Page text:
For the above reasons, the Thessaloniki Court of 1st Instance dismissed the hearing of the action as inadmissible.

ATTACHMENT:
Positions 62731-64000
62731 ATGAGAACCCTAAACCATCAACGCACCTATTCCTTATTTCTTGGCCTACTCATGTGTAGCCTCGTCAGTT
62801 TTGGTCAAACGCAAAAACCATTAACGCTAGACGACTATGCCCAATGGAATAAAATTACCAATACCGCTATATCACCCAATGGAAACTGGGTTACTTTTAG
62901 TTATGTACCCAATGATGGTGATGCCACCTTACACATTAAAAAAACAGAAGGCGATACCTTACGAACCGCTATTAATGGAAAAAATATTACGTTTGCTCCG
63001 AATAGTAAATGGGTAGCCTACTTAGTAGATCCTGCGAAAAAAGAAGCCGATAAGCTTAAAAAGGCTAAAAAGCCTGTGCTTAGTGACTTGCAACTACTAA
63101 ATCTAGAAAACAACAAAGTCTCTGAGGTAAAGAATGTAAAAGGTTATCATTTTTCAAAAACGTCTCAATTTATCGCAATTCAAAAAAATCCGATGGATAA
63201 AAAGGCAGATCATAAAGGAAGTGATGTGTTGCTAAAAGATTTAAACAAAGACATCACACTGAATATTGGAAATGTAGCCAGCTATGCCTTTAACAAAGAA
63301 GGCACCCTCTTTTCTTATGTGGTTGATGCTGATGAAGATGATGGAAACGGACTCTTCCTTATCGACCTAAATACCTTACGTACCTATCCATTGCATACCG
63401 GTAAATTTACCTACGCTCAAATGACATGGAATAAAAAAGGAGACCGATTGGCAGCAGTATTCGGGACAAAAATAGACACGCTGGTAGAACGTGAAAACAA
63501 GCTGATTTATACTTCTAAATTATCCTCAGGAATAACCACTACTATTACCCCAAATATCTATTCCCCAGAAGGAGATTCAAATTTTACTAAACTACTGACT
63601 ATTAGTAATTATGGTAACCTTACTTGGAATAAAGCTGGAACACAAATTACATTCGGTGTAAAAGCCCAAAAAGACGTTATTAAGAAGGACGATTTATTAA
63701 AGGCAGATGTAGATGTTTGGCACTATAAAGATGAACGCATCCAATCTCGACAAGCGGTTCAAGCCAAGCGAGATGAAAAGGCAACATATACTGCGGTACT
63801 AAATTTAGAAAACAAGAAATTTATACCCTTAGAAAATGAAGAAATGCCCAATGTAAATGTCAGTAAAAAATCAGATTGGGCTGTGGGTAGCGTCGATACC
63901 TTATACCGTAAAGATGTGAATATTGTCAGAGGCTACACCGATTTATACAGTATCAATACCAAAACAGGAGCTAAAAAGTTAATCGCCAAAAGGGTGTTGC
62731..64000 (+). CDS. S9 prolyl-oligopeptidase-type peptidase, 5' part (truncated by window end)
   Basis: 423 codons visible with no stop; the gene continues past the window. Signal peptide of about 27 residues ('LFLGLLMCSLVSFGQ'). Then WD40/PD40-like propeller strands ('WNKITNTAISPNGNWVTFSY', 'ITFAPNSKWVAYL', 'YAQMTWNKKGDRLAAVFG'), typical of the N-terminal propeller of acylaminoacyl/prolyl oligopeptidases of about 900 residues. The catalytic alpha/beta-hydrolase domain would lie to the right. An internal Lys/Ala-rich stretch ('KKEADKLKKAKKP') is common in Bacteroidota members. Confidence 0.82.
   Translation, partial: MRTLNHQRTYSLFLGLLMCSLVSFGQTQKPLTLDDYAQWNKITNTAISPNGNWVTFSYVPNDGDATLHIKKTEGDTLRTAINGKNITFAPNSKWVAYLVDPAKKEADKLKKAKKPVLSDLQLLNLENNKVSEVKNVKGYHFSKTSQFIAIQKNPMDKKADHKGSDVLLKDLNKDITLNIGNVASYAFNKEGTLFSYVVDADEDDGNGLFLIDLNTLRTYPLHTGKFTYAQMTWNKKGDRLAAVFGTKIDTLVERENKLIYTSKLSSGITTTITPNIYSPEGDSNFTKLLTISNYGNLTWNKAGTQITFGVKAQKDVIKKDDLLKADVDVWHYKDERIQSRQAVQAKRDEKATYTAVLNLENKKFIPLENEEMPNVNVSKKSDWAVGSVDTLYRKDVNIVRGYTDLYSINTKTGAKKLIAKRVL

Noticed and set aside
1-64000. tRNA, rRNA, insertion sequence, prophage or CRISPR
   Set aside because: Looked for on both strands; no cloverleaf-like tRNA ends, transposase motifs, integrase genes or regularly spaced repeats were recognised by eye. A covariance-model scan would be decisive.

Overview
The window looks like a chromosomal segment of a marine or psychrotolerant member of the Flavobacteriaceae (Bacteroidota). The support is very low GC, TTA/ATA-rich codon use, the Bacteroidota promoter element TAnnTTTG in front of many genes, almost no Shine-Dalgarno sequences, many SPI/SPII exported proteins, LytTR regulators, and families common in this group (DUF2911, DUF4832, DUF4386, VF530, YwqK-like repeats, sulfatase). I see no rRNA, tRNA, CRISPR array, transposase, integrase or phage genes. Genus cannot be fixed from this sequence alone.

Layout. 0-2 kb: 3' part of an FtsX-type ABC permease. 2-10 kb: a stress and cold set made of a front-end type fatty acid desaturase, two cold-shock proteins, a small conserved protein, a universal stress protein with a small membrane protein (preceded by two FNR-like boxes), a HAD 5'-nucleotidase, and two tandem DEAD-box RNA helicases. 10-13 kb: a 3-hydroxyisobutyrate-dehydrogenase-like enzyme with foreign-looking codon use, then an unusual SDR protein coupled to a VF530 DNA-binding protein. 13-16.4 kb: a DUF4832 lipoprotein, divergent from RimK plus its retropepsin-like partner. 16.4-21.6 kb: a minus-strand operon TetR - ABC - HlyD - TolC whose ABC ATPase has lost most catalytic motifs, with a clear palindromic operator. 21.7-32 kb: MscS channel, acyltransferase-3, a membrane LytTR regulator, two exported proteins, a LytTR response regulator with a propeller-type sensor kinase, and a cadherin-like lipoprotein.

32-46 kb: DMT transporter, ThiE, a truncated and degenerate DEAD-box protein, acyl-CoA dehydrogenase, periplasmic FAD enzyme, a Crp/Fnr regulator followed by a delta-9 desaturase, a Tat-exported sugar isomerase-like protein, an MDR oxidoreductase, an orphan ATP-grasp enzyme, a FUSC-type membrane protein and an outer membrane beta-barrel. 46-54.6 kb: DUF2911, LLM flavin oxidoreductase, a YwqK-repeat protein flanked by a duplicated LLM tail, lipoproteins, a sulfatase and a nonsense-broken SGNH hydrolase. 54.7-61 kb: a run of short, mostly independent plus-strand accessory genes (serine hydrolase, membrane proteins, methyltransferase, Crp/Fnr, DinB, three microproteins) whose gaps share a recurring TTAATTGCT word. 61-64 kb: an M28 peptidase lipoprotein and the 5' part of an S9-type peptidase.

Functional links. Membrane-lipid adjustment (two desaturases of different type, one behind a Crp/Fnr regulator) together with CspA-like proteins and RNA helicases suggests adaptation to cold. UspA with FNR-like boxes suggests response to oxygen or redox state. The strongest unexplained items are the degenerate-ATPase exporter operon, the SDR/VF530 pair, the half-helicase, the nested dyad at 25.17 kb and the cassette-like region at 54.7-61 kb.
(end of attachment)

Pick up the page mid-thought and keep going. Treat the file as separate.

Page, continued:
COMMENTS: There has been pretty much discussion about the right of refusal established in Article 8 Service Regulation. Starting with the Leffler case of the CJEU [Case C-443/03], the claimant had the chance to secure that the hearing takes place, by sending a translation of the claim. Secondly, the CJEU has recently clarified that ‘the fact that that agency, when serving a document on its addressee, fails to enclose the standard form set out in Annex II to Regulation No 1393/2007, does not constitute a ground for the procedure to be declared invalid, but an omission which must be rectified in accordance with the provisions set out in that regulation’ [case C‑519/13, Alpha Bank Cyprus Ltd]. It has not been mentioned in the judgment whether the Greek agency did enclose the above standard form or not. This is however a secondary matter in the present case, since the defendant managed to exercise his right of refusal.